Neon lights and fabulous hotels on the strip
Jackpot bells, rolling dice, dealing cards
Showgirls in feathers and pearls
All these iconic images scream Welcome to Las Vegas! However, what they don’t quite scream is the Holy Bible. And yet, as we enter the Drury Lane Theatre prepared for the biblical tale of JOSEPH AND THE TECHNICOLOR DREAMCOAT, when we recognize the pyramid of the Luxor Hotel bathed in neon lights we realize we’re in for a show outside of our expectations.
Drury Lane Continues its Unconventional Season
With Drury Lane’s addition of JOSEPH to their current season, the streak of flipping classic musicals on their heads continues. This is not the family-friendly, sitting around the campfire, Donny Osmond, fable version of this musical.
Director Alan Souza has decided to update this story for contemporary audiences and make this show more palatable for adults. We’re flown to the polar opposite of this Christian fable - Las Vegas. Sin City itself.
Once you’ve thrown those expectations of a happy-go-lucky-show out the window, settle yourself in for an evening of a modern day JOSEPH.
Spirit of JOSEPH Still Remains
While we’re out of the desert of the Old Testament and into the desert of Nevada, the story and music of the original musical remain intact, just tweaked a bit to fit this new vision.
Our main guy, Joe, checks in to his room at the Luxor Hotel and settles in for a restful night. Much like the original Joseph, this modern Joe is also a dreamer. While he’s sleeping, his dreams become the story of Joseph and the Technicolor Dreamcoat (for those unfamiliar - have a look at the book of Genesis).
Our narrator appears at his window and introduces him to his father and eleven brothers who pop out of his room’s closet, bathroom, and even the entertainment center! We’re taken on a journey alternating between Joe in his real world and dream world.
The music also keeps the spirit of the original musical as well. Originally, Andrew Lloyd Weber took us through a wheel of musical genres with the songs in JOSEPH going from country western, to rock and roll, all the way to the disco era. Here, we still get that same variety except made to fit our narrator’s personal repertoire.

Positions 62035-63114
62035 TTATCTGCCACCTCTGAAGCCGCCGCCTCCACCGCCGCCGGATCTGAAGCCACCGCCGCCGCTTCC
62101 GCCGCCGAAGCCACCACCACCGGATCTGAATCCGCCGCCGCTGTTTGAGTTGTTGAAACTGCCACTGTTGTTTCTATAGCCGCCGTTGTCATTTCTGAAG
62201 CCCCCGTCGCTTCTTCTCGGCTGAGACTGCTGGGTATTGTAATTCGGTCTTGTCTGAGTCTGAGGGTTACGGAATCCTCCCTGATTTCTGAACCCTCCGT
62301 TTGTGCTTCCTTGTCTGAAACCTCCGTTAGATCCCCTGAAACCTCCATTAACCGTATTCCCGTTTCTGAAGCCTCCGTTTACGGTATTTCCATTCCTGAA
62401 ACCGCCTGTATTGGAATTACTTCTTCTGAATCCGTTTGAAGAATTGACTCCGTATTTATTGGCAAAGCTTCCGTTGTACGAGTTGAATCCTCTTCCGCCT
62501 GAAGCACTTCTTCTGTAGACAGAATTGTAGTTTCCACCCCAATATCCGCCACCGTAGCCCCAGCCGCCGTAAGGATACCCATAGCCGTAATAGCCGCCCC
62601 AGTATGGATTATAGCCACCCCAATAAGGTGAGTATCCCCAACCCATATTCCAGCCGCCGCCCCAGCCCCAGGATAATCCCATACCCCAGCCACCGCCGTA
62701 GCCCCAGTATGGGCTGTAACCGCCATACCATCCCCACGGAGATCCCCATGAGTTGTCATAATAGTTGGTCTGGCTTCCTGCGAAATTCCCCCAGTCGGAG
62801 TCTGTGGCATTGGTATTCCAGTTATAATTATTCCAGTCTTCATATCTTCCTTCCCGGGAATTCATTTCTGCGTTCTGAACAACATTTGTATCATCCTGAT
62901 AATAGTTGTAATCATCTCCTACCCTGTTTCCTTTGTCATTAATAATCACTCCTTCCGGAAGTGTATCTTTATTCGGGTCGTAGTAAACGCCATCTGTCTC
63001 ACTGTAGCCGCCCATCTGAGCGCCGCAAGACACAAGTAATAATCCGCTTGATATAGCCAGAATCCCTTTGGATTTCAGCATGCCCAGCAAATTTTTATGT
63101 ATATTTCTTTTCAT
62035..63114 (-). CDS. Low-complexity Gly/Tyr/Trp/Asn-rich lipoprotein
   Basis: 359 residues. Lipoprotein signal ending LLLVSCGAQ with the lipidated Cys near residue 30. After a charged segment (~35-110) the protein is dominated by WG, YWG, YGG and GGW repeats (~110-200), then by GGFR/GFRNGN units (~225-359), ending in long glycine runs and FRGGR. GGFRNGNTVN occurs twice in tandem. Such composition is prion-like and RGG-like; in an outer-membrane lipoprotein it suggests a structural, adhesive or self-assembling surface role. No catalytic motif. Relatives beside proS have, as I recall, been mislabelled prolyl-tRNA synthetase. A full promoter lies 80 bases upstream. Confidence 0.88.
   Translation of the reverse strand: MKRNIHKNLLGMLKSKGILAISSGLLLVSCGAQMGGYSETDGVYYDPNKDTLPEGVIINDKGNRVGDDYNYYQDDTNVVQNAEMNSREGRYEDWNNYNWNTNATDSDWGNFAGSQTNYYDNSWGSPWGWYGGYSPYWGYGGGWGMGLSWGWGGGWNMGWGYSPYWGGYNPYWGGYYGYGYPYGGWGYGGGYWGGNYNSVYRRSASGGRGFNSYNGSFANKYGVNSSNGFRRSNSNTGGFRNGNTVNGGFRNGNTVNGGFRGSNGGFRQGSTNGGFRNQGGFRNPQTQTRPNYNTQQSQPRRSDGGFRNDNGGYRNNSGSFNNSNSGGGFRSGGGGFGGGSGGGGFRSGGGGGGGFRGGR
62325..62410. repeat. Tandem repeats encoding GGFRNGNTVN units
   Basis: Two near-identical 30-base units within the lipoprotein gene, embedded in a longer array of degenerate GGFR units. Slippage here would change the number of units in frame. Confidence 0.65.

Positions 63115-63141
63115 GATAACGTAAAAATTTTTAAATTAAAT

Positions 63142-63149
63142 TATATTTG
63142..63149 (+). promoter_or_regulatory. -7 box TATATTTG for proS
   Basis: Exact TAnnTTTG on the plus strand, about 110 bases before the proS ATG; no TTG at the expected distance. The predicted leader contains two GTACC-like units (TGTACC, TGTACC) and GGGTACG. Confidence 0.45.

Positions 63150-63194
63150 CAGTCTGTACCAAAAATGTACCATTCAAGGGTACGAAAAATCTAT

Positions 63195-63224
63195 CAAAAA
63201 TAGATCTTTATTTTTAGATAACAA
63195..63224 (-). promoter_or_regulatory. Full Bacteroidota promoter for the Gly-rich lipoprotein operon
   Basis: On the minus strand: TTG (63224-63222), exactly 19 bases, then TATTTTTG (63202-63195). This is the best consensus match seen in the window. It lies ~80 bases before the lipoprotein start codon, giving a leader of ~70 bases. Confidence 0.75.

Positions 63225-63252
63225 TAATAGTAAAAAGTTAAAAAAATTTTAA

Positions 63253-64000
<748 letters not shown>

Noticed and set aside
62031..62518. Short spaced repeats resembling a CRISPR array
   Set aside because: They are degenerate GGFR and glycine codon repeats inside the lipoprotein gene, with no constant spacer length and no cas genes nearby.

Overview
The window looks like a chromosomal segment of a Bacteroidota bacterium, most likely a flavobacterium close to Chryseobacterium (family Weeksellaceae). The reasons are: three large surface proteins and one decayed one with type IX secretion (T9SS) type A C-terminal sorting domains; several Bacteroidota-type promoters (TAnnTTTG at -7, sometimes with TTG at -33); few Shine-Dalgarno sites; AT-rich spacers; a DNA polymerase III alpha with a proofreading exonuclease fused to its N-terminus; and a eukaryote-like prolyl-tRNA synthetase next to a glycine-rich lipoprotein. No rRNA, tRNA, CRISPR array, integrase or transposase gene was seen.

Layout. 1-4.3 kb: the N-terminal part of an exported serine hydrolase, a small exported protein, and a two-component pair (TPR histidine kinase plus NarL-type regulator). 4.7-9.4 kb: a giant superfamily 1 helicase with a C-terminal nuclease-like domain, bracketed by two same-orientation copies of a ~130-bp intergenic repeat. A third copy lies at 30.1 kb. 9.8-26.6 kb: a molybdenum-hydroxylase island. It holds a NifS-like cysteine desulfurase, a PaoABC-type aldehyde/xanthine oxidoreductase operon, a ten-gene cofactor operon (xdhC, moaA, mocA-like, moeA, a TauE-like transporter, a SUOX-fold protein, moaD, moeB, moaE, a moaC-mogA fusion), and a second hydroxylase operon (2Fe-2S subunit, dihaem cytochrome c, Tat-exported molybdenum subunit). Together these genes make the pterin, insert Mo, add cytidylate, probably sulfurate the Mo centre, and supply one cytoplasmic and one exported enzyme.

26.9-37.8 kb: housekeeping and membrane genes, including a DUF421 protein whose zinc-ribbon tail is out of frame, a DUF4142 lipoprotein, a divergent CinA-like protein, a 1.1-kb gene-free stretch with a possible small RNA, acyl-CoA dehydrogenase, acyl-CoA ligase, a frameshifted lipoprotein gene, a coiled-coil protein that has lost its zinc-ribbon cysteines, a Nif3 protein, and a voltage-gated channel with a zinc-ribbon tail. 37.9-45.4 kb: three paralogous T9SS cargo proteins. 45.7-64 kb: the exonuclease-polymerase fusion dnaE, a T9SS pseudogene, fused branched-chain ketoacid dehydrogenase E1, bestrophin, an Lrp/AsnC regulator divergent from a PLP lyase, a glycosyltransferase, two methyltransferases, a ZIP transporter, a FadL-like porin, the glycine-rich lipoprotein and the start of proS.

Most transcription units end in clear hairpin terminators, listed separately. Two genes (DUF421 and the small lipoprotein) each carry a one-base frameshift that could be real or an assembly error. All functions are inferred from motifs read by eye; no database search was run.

Britney, and Celine, and Shania, Oh My!
Our narrator is Christina Bianco. She guides Joe through his story and slowly the lines are blurred between what is real and what is a dream. However, Bianco is no ordinary narrator. Known for her famous Youtube videos, she’s turned Broadway actress with her spot on celebrity impressions. Drury Lane has cashed in on Bianco’s impersonation skills as she becomes various stars narrating Joe’s journey.
She’s pop Britney, snake and all, pouting to “Poor, Poor Joseph.”
She’s soulful and embracing her inner star power and as Celine during “A Pharaoh Story.”
And she pulls out her country twang as Shania Twain in “The Brothers Come to Egypt.”
For first-timers unfamiliar with the music, some of those stars’ voices make understanding the lyrics a little hard. But whether you’ve heard of her or not, Bianco is a comedic show stealer and adds to the feel of Las Vegas showmanship with her different “acts.”
Not Without Other Star Power
Of course our headliner narrator needs to have a cast beside her that has star power all their own. The ensemble of eleven brothers were outstanding every time they were onstage. Their dance numbers by choreographer Grady McLeod Bowman were eye-catching and their vocals harmonized perfectly.
And Joe played by Evan Alexander Smith, is equally funny as his narrator counterpart. He plays the dazed and confused modern day man tossed into a crazy story with hilariously wide-eyed confusion every time he’s onstage. And when he starts going along with his dreams, he accepts his fame with panache and flair, twirling and flaunting his new technicolor coat.
Pure Entertainment Value
JOSEPH at Drury Lane is a good show for anyone looking for an updated version of Joseph or someone who doesn’t have a penchant for the original in the first place. It's probably not the best fit for someone who holds the original musical near and dear to their heart or someone who enjoys the religious aspect of it.
Though this writer did miss some of the charm and feel-goodness of the original, leaving the sands of Israel in favor of a modern setting is quite enjoyable. The ambiguity of what's real and what's a dream gives us another level to think about. It's fun, fantastical, and overall hilarious.
Note: This is now added to the Picture this Post round up of BEST PLAYS IN CHICAGO, where it will remain until the end of the run. Click here to read – Top Picks for Theater in Chicago NOW – Chicago Plays PICTURE THIS POST Loves.
Now through March 25, 2018
Wednesdays: 1:30 p.m.
Thursdays: 1:30 p.m. and 8:00 p.m.
Fridays: 8:00 p.m.
Saturdays: 5:00 p.m. and 8:30 p.m.
Sundays: 2:00 p.m. and 6:00 p.m.
100 Drury Lane
Oakbrook Terrace, IL 60181
About the Author
Alexis is a theater reviewer, travel bug, media specialist, and burger & beer enthusiast. During the day she works in the advertising business as a senior communications designer. When night falls, or when she can escape to New York, she’s hitting the theaters to see as many shows as she can. And whenever she’s not at her desk or in the audience, she’s out seeking the best burger and beer offerings in Chicago.
Editor's Note: Click here to read more Picture this Post articles by Alexis Bugajski